I Don’t Belong in a Nursing Home
I Don’t Belong in a Nursing Home. I have places to go. Things to do. People to meet.
Please sign Teresa Pocock’s petition
July 23, 2014
With the stroke of a pen, my disabled sister’s human right to decide where she lives was wrongly taken away.
In a heart-breaking move, Teresa who has Down syndrome, was forced against her will into an old-age nursing home, by the Toronto Central CCAC (Community Care Access Centre) and two of my siblings. Four days later, she was rescued by my 91-year old father who was “adamant” he did not want his daughter living in a nursing home. But then the nursing home called the police, in a shockingly callous and bizarre effort to force her back.
Teresa is demanding an apology from these two institutions, the CCAC and the Rekai Centre. This is a sorry mess. Her records show that the crisis list was manipulated to get Teresa to the very top, and placed in the nursing home. Her profile contained false information which made her appear to need 24/7 care. See the presentation I made with Teresa, to the Ontario Government’s Select Committee:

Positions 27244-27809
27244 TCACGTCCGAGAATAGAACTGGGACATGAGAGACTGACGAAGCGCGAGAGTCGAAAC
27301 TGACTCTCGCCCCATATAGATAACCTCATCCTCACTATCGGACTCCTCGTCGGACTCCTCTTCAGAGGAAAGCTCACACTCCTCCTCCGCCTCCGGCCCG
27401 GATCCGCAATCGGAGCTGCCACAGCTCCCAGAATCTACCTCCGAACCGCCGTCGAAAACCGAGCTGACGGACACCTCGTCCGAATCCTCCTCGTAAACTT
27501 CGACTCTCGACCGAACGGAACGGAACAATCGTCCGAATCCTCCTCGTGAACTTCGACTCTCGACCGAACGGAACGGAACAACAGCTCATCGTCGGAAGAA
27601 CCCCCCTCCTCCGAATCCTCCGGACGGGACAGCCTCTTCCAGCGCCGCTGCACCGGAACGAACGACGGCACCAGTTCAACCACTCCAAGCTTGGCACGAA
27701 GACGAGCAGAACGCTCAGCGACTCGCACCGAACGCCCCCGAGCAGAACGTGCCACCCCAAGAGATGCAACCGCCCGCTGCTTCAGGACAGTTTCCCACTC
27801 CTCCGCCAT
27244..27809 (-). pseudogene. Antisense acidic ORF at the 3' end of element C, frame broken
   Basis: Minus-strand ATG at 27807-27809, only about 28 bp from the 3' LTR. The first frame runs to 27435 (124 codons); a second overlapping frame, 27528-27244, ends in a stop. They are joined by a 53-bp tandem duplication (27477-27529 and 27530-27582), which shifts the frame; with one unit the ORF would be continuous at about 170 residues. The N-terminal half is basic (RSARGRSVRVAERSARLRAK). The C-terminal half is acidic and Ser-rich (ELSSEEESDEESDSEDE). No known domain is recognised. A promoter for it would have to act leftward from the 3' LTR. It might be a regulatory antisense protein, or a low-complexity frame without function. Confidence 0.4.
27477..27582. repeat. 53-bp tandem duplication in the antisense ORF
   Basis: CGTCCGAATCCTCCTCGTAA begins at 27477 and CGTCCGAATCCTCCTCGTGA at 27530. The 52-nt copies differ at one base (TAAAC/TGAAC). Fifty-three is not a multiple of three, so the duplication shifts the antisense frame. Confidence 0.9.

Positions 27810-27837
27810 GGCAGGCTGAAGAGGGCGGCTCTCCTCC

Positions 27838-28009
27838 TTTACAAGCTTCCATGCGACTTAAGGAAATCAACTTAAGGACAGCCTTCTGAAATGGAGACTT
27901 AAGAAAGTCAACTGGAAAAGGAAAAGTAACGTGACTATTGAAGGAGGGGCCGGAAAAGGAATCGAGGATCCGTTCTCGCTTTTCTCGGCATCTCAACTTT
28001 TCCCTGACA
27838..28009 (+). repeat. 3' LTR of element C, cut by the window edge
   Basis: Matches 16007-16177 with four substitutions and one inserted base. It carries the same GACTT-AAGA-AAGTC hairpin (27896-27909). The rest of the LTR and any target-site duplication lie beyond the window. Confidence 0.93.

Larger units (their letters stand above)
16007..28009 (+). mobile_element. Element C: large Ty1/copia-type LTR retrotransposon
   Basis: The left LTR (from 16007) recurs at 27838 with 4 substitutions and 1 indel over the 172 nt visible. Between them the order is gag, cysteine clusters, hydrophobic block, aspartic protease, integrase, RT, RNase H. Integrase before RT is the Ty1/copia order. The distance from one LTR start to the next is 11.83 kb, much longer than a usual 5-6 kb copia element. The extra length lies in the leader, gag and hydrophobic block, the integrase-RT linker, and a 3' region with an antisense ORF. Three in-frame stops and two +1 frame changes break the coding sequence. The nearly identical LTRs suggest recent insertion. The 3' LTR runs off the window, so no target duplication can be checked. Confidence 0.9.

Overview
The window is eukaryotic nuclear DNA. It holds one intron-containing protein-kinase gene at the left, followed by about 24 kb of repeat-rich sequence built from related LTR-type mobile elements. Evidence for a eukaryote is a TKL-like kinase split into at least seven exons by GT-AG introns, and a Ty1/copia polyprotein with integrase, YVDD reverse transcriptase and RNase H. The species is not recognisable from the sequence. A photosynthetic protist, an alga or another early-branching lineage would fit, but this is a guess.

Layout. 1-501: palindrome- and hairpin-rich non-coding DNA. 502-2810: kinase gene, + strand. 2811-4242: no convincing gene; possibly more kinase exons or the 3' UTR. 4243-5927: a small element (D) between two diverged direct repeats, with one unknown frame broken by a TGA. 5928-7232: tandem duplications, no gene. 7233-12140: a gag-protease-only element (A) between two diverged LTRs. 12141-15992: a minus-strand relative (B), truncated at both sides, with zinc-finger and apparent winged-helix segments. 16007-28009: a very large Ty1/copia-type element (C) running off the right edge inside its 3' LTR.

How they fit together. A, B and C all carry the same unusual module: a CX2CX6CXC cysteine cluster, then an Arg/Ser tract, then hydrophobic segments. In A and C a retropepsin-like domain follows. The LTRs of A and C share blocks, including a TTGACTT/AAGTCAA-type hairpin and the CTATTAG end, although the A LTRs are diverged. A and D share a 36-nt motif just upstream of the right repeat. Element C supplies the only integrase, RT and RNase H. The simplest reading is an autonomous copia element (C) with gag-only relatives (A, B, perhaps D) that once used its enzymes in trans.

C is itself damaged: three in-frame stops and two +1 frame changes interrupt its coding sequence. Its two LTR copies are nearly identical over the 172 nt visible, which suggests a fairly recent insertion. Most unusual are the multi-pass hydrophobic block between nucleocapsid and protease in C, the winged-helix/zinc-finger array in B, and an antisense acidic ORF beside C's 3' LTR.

Teresa’s story: Crisis, Capacity and Courage
On July 22, 2014, the Ontario Government’s Select Committee published their final report. It states: “Long-term care homes are pressured to accommodate young and middle-aged people with developmental disabilities without any medical need for this type of care or any training to support this group of clients.”
By signing this petition you can help Teresa get an apology for the harm done to her. Teresa is asking the CCAC to apologize for wrongly taking away her human right to decide where she lives. Teresa is asking the Rekai Centre to apologize for calling the police in a completely unnecessary, intimidating and callous attempt to force her back into their institution.
Over three months ago we filed a 12-page complaint with the Ontario Ministry of Health. We have only heard they are “inspecting” the matter.
We need a full apology from both institutions because this is not just about one person — it’s about standing up for and protecting the human rights of all people with disabilities.